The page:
Navigation Links
Discovery may lead to new treatments for allergic diseases
Date:11/11/2013

A collaboration among researchers in Israel and the United States has resulted in the discovery of a new pathway that has broad implications for treating allergic diseases particularly eosinophil-associated disorders.

The researchers from Tel Aviv University and Cincinnati Children's Hospital Medical Center have discovered how this pathway kills eosinophils before they can cause havoc. Eosinophils are normal cellular components of the blood, but when the body produces too many eosinophils they can cause a variety of eosinophilic disorders. These are disorders involving chronic inflammation resulting in tissue damage, often in the gastrointestinal system.

The study is published online in the journal Nature Immunology.

"The fundamental knowledge we have gained may one day yield new therapies to treat devastating eosinophilic disorders," says Ariel Munitz, PhD, a researcher at the department of Clinical Microbiology and Immunology at the Sackler School of Medicine at Tel Aviv University and corresponding author of the study.

Eosinophils are regulated by interleukin 5 (IL-5), a protein that triggers eosinophils to leave the bone marrow and enter the bloodstream, where they can reach various organs. Dr. Munitz and Marc Rothenberg, MD, PhD, director of Allergy and Immunology at Cincinnati Children's, have identified a pathway for counterbalancing what happens when IL-5 triggers eosinophils. The newly identified pathway involves a key checkpoint controlled by a pair of proteins, PIR-A and PIR-B, which the researchers now show have a critical role in eosinophil development.

PIR-A induces eosinophils to die and thus is in a perpetual tug-of-war with survival and growth signals driven by IL-5. The researchers discovered that PIR-A is dominant in this battle but that cell death doesn't occur because PIR-B inhibits its actions. For PIR-A to win the battle and cause cells to die, PIR-B must be shut down.

The researchers studied asthmatic mice and discovered that asthmatic mice without PIR-B had little expansion of eosinophils in their blood and lungs and less asthmatic inflammation in their lungs than normal mice. The lack of PIR-B kept eosinophils from reaching harmful levels. The researchers hope that scientists can now target PIR-A to enhance its ability to kill eosinophils or weaken PIR-B so that it inhibits PIR-A to a lesser extent.


'/>"/>

Contact: Nick Miller
nicholas.miller@cchmc.org
513-803-6035
Cincinnati Children's Hospital Medical Center
Source:Eurekalert

Related biology news :

1. International collaboration finds 11 new Alzheimers genes to target for drug discovery
2. McGill discovery should save wheat farmers millions of dollars
3. New genetic discovery could reduce the guesswork in drug dosing
4. Decades on, bacteriums discovery feted as paragon of basic science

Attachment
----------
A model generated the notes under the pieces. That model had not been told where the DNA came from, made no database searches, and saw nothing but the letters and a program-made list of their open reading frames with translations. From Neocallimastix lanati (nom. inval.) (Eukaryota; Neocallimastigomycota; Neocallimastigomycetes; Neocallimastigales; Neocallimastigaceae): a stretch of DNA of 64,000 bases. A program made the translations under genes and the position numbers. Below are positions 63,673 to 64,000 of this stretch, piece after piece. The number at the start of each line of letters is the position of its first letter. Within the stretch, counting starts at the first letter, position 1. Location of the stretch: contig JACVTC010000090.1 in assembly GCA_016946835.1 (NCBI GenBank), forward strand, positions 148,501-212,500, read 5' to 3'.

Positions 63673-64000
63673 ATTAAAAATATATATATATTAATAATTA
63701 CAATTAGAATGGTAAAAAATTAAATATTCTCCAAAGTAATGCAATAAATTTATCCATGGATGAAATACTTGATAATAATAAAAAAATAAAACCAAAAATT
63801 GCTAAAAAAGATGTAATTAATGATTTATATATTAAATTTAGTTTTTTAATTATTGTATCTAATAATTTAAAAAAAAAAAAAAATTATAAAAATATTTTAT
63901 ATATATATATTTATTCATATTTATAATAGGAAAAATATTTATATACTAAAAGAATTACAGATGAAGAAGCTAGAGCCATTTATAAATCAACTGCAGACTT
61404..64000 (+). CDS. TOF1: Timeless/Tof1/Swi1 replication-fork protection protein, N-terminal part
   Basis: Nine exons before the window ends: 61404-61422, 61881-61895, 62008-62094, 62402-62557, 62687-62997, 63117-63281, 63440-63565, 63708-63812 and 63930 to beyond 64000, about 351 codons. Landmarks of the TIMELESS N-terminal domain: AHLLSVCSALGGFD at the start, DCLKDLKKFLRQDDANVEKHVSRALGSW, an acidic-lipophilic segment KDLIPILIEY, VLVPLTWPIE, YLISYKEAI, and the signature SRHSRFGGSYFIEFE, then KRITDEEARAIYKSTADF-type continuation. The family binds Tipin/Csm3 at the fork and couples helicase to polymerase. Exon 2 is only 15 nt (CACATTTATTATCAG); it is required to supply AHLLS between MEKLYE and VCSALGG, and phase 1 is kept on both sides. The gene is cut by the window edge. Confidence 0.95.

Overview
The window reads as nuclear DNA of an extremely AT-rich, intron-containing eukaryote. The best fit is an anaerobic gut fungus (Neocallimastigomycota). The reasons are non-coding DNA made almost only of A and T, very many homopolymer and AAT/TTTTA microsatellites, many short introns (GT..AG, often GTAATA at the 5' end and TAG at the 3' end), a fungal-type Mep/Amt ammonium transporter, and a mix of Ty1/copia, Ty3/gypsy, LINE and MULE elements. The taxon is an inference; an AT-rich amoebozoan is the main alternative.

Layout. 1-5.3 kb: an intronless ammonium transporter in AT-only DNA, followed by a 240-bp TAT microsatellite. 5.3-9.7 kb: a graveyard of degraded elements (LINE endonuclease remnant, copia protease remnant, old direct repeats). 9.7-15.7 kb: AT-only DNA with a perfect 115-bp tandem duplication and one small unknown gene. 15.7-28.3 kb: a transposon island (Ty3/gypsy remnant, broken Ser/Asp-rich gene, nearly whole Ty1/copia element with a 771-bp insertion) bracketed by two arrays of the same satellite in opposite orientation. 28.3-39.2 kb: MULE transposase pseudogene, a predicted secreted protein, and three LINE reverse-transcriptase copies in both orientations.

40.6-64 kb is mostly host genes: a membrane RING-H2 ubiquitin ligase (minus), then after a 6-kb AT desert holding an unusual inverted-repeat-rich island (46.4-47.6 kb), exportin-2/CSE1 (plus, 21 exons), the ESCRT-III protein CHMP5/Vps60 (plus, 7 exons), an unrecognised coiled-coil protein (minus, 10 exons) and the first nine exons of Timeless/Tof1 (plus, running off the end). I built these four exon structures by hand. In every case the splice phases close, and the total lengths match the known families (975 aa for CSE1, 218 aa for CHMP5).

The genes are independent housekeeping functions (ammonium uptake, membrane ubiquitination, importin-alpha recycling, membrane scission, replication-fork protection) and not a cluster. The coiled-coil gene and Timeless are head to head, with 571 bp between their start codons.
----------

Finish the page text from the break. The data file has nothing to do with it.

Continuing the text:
5. Discovery of cell division master controller may improve understanding and treatment of cancer
6. Discovery about DNA repair could lead to improved cancer treatments
7. Discovery helps to unlock brains speech-learning mechanism
8. University of Hawaii Cancer Center researchers discovery
9. 4 projects awarded Discovery Transformation Grant funding by Minnesota Partnership
10. NOAA reports discovery of table coral, Acropora cytherea, off Oahu
11. UK researcher earns 2013 Discovery Award
Post Your Comments:
*Name:
*Comment:
*Email:
(Date:5/16/2016)... , May 16, 2016   EyeLock LLC , ... announced the opening of an IoT Center of Excellence ... and expand the development of embedded iris biometric applications. ... level of convenience and security with unmatched biometric accuracy, ... identity aside from DNA. EyeLock,s platform uses video technology ...
(Date:5/9/2016)... , UAE, May 9, 2016 ... it comes to expanding freedom for high net worth ... Even in today,s globally connected world, there is still ... system could ever duplicate sealing your deal with a ... second passports by taking advantage of citizenship via investment ...
(Date:4/28/2016)... BANGALORE, India , April 28, 2016 ... subsidiary of Infosys (NYSE: INFY ), and Samsung ... global partnership that will provide end customers with a ... and payment services.      (Logo: http://photos.prnewswire.com/prnh/20130122/589162 ... for financial services, but it also plays a fundamental part ...
Breaking Biology News(10 mins):
(Date:6/27/2016)... PHILADELPHIA , June 27, 2016  Liquid ... today announced the funding of a Sponsored Research ... study circulating tumor cells (CTCs) from cancer patients.  ... changes in CTC levels correlate with clinical outcomes ... therapies. These data will then be employed to ...
(Date:6/24/2016)... ... June 24, 2016 , ... While the majority of commercial spectrophotometers ... 5000 and the 6000i models are higher end machines that use the more unconventional ... spectrophotometer’s light beam from the bottom of the cuvette holder. , FireflySci has ...
(Date:6/23/2016)... 2016   Boston Biomedical , an industry ... to target cancer stemness pathways, announced that its ... Drug Designation from the U.S. Food and Drug ... including gastroesophageal junction (GEJ) cancer. Napabucasin is an ... cancer stemness pathways by targeting STAT3, and is ...
(Date:6/23/2016)... ... June 23, 2016 , ... ... and Mold) microbial test has received AOAC Research Institute approval 061601. , “This ... introduced last year,” stated Bob Salter, Vice President of Regulatory and Industrial Affairs. ...
Breaking Biology Technology: